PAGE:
For more background information:
From Graeme Harrower, 3 July 2019
Subject: Dispensations Sub-Committee fails the test
To All Members of the Court of Common Council
This afternoon I sat in the "public gallery" for a meeting of the Dispensations Sub-Committee of the Standards Committee. This sub-committee considered test dispensation requests made by four resident councillors from three wards.
What was the test?
On 7 June, Mark Bostock, a resident councillor for Cripplegate ward, made a dispensation request to the Standards Committee. The text of his email is set out in the document pack for the sub-committee meeting today, but for convenience it is reproduced below. The terms of the general dispensation he was seeking reflected what City residents had called for in their petition two months ago. His request was therefore a perfect test of the current dispensations policy.
Three other resident councillors subsequently submitted dispensation requests in terms similar to Mark’s, reinforcing this test of the policy.
How was the test failed?
The Dispensations Sub-Committee refused to grant any of the general dispensations sought.
At the beginning of the meeting, the City Solicitor advised the sub-committee that "policy is a relevant matter, but you can depart from it”. The sub-committee, though, showed no inclination to depart from the current dispensations policy.
Most of that policy goes far beyond what the law requires, and can be justified only on the basis that it “maintains public confidence in our decision making”. When the petition was presented two months ago, however, it was clear that the policy had the opposite effect, as Mark pointed out in his email (below). The petition contained a declaration of no confidence in the current standards regime, and indicated what dispensations policy would maintain public confidence. That indication was reflected in the four test dispensation requests.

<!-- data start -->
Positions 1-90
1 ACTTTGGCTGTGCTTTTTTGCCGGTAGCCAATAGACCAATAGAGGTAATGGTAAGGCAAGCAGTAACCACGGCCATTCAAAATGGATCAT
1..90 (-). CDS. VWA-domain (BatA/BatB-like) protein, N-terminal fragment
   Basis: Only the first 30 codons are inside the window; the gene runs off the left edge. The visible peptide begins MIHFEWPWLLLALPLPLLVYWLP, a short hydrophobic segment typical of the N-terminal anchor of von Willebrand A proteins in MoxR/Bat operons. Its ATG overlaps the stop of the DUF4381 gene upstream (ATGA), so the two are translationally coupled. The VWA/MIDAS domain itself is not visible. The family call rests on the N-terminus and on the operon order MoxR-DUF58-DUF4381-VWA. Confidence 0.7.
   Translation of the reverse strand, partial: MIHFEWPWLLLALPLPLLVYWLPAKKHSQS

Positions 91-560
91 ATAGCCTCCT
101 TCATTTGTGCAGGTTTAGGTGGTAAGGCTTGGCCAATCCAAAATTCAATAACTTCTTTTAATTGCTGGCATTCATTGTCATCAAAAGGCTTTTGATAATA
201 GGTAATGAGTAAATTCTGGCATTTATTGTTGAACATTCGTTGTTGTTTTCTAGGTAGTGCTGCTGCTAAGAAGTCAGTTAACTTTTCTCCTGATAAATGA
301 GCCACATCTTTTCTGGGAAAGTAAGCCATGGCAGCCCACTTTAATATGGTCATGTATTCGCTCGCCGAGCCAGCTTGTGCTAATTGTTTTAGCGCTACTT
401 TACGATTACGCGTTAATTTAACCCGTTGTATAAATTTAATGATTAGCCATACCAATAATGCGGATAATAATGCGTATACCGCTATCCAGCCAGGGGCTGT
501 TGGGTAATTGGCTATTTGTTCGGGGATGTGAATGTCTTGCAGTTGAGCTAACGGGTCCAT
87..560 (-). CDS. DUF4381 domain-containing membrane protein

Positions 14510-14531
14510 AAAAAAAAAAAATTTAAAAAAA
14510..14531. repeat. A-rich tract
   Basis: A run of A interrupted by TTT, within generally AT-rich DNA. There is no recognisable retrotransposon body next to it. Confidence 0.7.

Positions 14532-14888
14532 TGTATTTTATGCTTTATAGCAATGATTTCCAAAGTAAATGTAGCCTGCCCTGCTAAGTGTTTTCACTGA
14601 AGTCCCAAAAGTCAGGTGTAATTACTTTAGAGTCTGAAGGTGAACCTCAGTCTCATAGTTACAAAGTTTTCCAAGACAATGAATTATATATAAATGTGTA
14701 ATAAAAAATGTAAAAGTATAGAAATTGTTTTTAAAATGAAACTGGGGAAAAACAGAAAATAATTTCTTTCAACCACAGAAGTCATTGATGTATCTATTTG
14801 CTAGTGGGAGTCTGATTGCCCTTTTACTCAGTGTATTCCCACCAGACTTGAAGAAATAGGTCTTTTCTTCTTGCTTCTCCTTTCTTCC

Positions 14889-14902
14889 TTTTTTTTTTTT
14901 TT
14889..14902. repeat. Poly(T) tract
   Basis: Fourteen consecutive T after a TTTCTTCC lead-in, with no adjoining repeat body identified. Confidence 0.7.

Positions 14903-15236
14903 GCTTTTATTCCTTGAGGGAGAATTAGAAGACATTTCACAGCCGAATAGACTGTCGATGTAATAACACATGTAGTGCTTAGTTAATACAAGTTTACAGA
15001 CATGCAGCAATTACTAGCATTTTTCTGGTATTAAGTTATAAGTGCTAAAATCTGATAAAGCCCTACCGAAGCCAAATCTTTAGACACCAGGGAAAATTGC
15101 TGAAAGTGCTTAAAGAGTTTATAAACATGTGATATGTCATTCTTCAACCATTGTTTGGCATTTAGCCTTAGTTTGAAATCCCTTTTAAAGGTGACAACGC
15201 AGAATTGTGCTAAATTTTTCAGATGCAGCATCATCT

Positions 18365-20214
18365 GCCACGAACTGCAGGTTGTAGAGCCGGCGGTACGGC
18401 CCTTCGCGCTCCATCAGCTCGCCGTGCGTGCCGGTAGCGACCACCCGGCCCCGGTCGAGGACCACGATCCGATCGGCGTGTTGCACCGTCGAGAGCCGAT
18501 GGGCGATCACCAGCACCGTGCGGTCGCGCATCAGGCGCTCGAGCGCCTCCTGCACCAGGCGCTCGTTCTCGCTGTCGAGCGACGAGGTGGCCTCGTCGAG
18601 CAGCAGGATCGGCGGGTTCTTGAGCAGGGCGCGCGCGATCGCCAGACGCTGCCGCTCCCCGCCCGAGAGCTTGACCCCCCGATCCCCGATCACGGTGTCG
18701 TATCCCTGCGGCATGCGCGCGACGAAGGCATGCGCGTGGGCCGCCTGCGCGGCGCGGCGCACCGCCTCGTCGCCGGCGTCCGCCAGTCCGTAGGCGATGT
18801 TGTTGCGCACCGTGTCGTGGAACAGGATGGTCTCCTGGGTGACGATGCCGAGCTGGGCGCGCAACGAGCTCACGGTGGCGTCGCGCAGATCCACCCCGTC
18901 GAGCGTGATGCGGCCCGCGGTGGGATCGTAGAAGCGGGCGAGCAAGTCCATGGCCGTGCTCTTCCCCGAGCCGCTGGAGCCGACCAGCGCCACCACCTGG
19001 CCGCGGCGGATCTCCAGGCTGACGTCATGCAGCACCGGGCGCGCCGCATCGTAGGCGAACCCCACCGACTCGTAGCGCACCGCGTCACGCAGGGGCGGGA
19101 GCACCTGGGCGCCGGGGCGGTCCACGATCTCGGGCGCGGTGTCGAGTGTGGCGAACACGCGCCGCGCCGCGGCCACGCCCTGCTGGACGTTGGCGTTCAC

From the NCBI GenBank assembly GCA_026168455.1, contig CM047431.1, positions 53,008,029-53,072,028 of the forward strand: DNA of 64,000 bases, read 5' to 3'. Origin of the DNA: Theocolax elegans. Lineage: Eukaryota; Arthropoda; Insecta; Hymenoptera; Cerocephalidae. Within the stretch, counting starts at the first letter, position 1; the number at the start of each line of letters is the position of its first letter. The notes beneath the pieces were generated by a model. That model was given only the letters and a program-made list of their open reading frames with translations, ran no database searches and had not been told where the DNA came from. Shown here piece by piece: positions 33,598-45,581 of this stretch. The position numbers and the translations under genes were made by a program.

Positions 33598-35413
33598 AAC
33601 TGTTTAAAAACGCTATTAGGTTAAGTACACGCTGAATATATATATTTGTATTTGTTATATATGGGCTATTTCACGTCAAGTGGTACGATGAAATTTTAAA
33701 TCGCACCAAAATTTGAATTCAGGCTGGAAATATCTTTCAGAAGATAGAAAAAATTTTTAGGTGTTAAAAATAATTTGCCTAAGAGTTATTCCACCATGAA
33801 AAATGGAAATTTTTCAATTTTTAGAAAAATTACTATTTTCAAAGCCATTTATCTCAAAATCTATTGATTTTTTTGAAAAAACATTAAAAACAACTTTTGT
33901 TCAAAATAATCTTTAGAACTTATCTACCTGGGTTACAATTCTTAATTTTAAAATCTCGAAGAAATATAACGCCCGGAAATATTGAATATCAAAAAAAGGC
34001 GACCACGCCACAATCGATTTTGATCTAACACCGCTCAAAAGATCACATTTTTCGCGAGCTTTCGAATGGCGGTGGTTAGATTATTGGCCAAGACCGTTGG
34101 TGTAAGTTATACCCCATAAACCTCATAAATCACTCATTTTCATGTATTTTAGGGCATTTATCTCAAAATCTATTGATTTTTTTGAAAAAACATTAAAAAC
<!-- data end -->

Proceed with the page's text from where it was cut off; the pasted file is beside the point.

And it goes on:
The sub-committee refused these requests because they did not comply with a policy that had been shown to be fundamentally flawed two months earlier. That is as logical as it would have been for the owner of the Titanic to have taken bookings two months after the ship had sunk.
A member of the public sitting next to me observed at the end of the meeting that the sub-committee had not addressed most of the points made in the requests for general dispensations. Members of the sub-committee referred to these requests as having “no parameters” and being for a “blank cheque”, but that was plainly not so. None of the four councillors sought a dispensation for a matter that affected them uniquely or more than any of their constituents, but this fundamental point was not discussed by the sub-committee at all.
The chair of the sub-committee remarked twice that representing constituents was not a “sufficient” reason for a councillor to be granted a dispensation. That does not seem to accord with the statutory ground for a dispensation being granted “in the interest of persons living in the authority’s area”.
Another member was concerned about granting a general dispensations because that would involve a judgment being made by an individual councillor, and not by the Dispensation Sub-Committee. On this point I refer to the final paragraph of Mark’s email (below).
What should happen next?
The chair of the Standards Committee has refused to take any action in response to the petition until the scheduled meeting of that committee on 4 October, for two reasons:
(a) to allow time for the current dispensations policy to be “tested”; and
(b) to receive a report from officers at that meeting.
Regarding (a), the policy was tested even before it formally took effect on 1 March, and failed. The refusal to grant a dispensation to a resident councillor to vote on a planning matter concerning three trees owned by a local authority was ridiculed by several councillors at the relevant Planning Committee meeting. The policy was today comprehensively tested against what the public want, as expressed in the petition, and failed comprehensively. There is no point in repeating the pattern of test and failure over the next three months.
Regarding (b), what is relevant to the dispensations policy is public confidence, not officers’ confidence. In any case, the dispensations policy is - in the words of the City Solicitor - “a political issue to be determined by members within the legal framework” [which is permissive for the sake of democracy]. So there is no point in waiting three months for an officers’ report.
The obvious next step is one that should have been taken two months ago, namely, for the Standards Committee to meet and address the residents’ demands for “immediate and fundamental reform”.